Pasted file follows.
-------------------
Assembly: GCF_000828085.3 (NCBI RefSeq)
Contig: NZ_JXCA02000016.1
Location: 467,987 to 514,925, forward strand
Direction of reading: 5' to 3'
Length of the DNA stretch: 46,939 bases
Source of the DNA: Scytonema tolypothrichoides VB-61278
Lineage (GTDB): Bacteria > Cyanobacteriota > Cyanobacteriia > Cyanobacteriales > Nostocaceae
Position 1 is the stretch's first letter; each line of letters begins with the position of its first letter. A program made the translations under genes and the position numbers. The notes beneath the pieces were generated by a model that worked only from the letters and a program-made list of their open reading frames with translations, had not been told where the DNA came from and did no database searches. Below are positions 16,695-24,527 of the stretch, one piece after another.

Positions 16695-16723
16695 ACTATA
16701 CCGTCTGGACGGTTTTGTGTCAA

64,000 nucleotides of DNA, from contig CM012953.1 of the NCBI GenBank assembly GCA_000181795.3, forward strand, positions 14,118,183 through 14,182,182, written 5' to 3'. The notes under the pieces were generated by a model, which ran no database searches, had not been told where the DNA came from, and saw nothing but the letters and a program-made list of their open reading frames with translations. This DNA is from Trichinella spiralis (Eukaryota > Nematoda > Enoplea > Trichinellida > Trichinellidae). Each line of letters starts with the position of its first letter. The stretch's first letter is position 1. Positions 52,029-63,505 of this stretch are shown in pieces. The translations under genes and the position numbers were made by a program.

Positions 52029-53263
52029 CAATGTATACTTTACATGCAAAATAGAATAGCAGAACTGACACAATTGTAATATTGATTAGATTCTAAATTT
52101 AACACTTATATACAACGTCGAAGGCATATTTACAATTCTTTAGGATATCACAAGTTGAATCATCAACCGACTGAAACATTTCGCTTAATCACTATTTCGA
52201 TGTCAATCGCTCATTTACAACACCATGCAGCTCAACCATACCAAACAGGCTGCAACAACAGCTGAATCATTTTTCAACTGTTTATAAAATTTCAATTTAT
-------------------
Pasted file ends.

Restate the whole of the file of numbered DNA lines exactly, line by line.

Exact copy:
Assembly: GCF_000828085.3 (NCBI RefSeq)
Contig: NZ_JXCA02000016.1
Location: 467,987 to 514,925, forward strand
Direction of reading: 5' to 3'
Length of the DNA stretch: 46,939 bases
Source of the DNA: Scytonema tolypothrichoides VB-61278
Lineage (GTDB): Bacteria > Cyanobacteriota > Cyanobacteriia > Cyanobacteriales > Nostocaceae
Position 1 is the stretch's first letter; each line of letters begins with the position of its first letter. A program made the translations under genes and the position numbers. The notes beneath the pieces were generated by a model that worked only from the letters and a program-made list of their open reading frames with translations, had not been told where the DNA came from and did no database searches. Below are positions 16,695-24,527 of the stretch, one piece after another.

Positions 16695-16723
16695 ACTATA
16701 CCGTCTGGACGGTTTTGTGTCAA

64,000 nucleotides of DNA, from contig CM012953.1 of the NCBI GenBank assembly GCA_000181795.3, forward strand, positions 14,118,183 through 14,182,182, written 5' to 3'. The notes under the pieces were generated by a model, which ran no database searches, had not been told where the DNA came from, and saw nothing but the letters and a program-made list of their open reading frames with translations. This DNA is from Trichinella spiralis (Eukaryota > Nematoda > Enoplea > Trichinellida > Trichinellidae). Each line of letters starts with the position of its first letter. The stretch's first letter is position 1. Positions 52,029-63,505 of this stretch are shown in pieces. The translations under genes and the position numbers were made by a program.

Positions 52029-53263
52029 CAATGTATACTTTACATGCAAAATAGAATAGCAGAACTGACACAATTGTAATATTGATTAGATTCTAAATTT
52101 AACACTTATATACAACGTCGAAGGCATATTTACAATTCTTTAGGATATCACAAGTTGAATCATCAACCGACTGAAACATTTCGCTTAATCACTATTTCGA
52201 TGTCAATCGCTCATTTACAACACCATGCAGCTCAACCATACCAAACAGGCTGCAACAACAGCTGAATCATTTTTCAACTGTTTATAAAATTTCAATTTAT